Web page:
We recently discovered a new impact start-up called ‘We Journey’ (http://wejourney.co/) who specialise in taking eager travellers on experiential trips that give back to the local communities they visit. Their trips are not like standard tours where you jump on and off a bus, take some snaps and move to the next location. They are life changing trips that will never let you see the world the same way again!
A few weeks ago my Fiancé (@mr_jamie_green) and I went on a journey to Guatemala to help build houses for families living in slum conditions. To be honest, we didn't get a chance to read too much of the pre-adventure material, so we came with open eyes & no expectations. We touched down in Guatemala City late on a Thursday afternoon and jumped in a car to head out to our first stop to meet the rest of our Journey team. It was going to be a two-hour drive, so Jamie thought he would do a bit of work on the way. He pulled his laptop out while we were sitting in pretty heavy traffic. It was only moments before our driver said in broken English, ‘No! No! Bang! Bang!' We thought ‘What?’ We then realised he was indicating that criminals roam through the traffic looking for people on phones and laptops to hold them up at gunpoint. We quickly realised we were far from our safe little humble town of Byron Bay, Australia… let the adventure begin!
We arrived in Antigua and met a team of 30 other Journeyers. The next day was a free day to explore the amazing colourful streets and capture what we wanted - it is an incredibly beautiful place! Day two was a 4:30am wake up call to head out to a place called Suacité, where we would start our first day of work building houses. All 30 of us jumped on a school bus and rode the bumpy, windy roads of Guatemala. On our way we were told we would be staying in a local school, sleeping in the same room on the floor. The school had no showers and the locals would be cooking for us. This was no luxury travel, but a raw experience any adventure seeking person would thrive on!
We arrived at the school and were greeted by 100 volunteers from a youth-led non-for-profit called Techo (https://www.techo.org/) who have been building houses in the area for 15 years. We were split off into groups, picked up our tools and got back on the bus to head down to the family’s land we were about to build on. Techo goes through a unique selection criteria for the families they support. Part of the qualification criteria is that the family must pay for a portion of the cost of the house and also dig and level the foundation prior to the volunteers arriving to help. So a fair bit of work had been done before our arrival. The volunteers are all under 25 and mostly in year 12 or just out of high school. It was incredible leadership and passion shown by such young people.
We met our beautiful family and got straight to work digging the holes for the foundation of the house. Our first challenge working in the slums is that we have no power, so everything is manual labor. Second to that, almost no one spoke fluent English and our Spanish is next to nothing. For the next few hours, we bonded and communicated via music, dance and a fair bit of sign language. There was something special and humbling about not being able to understand everything that was spoken. I actually learnt you can understand a lot of what someone is saying by their body language, facial expressions & tone of voice! The ground was so hard and rocky, and it took over 2 hours to dig just one hole - we had to dig 12 in total! If we didn't have the help of the house owner who worked in construction we may have never achieved it. He was so strong and I have never seen someone work so hard. It was easily one of the hardest days work I had ever done. (I'm usually sitting comfortably behind my computer haha).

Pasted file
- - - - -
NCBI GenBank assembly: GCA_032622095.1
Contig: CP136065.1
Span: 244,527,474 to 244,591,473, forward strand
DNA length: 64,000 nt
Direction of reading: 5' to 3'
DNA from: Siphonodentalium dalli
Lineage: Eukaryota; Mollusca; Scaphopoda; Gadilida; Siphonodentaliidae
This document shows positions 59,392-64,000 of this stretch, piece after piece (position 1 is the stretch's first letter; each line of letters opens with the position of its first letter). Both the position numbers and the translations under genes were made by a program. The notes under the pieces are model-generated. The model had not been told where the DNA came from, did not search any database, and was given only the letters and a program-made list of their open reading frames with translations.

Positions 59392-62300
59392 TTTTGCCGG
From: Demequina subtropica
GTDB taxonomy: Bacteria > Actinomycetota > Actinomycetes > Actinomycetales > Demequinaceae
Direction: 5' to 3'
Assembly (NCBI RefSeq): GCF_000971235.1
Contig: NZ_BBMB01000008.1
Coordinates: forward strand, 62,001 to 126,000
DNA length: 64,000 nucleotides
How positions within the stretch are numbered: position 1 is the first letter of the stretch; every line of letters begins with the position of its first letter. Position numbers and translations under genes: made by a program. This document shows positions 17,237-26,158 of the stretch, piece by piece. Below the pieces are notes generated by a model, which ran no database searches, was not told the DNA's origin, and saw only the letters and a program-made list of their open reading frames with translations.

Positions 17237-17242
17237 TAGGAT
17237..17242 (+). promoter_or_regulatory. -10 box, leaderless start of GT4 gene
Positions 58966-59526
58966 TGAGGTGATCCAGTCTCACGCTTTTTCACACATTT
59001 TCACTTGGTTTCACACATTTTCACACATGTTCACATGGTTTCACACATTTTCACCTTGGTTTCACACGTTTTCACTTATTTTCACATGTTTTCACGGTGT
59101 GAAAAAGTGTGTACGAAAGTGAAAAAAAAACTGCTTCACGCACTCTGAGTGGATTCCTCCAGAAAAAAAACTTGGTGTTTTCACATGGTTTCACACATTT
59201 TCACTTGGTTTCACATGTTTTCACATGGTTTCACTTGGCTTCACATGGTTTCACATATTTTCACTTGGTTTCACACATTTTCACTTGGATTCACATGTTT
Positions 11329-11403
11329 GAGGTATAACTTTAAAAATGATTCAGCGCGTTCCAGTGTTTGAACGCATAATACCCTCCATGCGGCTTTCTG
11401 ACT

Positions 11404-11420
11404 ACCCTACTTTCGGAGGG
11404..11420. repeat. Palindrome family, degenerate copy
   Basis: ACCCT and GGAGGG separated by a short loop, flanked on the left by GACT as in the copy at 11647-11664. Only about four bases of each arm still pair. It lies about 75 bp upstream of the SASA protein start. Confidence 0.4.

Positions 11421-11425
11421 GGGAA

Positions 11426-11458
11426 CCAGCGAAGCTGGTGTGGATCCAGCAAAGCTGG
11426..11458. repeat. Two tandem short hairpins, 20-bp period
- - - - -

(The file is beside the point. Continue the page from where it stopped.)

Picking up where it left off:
Day three was more rewarding as we started to put the walls up and it was evident we had achieved something. I had a conflicting moment that day as the final wall went up and I realised that the space was only just slightly bigger than my bedroom at home. This family had nine children! How would they all fit? I had an overwhelming sense of guilt that we could not give them more, but as the day went on all the children from the family got really involved with the final part of the building. You could see their excitement and how happy they were to have a new clean place to call home. They had such a great family values, the adorable children never complained and they worked hard together. Witnessing this strong sense of family and living so much in the moment, I stopped and I thought perhaps they had something we didn't have back home, a deeper connection we all desire.
We nailed the final roof panel on the house, celebrated with the family, said our goodbyes and wished the family luck! Meeting back up with our Journey group we reflected and shared our highs and lows of the experience. The team was made up of young and old but we all now shared this particular bond that is hard to put into words… We drove four hours out of the slums and arrived at a place called Lake Atitlan which had all the western comforts of running water, beds and food cooked in a kitchen. This time was crafted for us to ground ourselves and connect on a deeper level for the next two days, and it was exactly what we needed after such a huge challenge.
This trip was truly a life changing experience and an amazing way to travel, see a country, immerse yourself in local culture, meet new like-minded people and give back at the same time. Journey have another trip to Guatemala in May - take a look here http://wejourney.co/72117-gua-summer and if you book use this $250 Discount Code: GUATEMALA. If you have any questions just DM me and I will be happy to help! #TRAVELWITHPURPOSE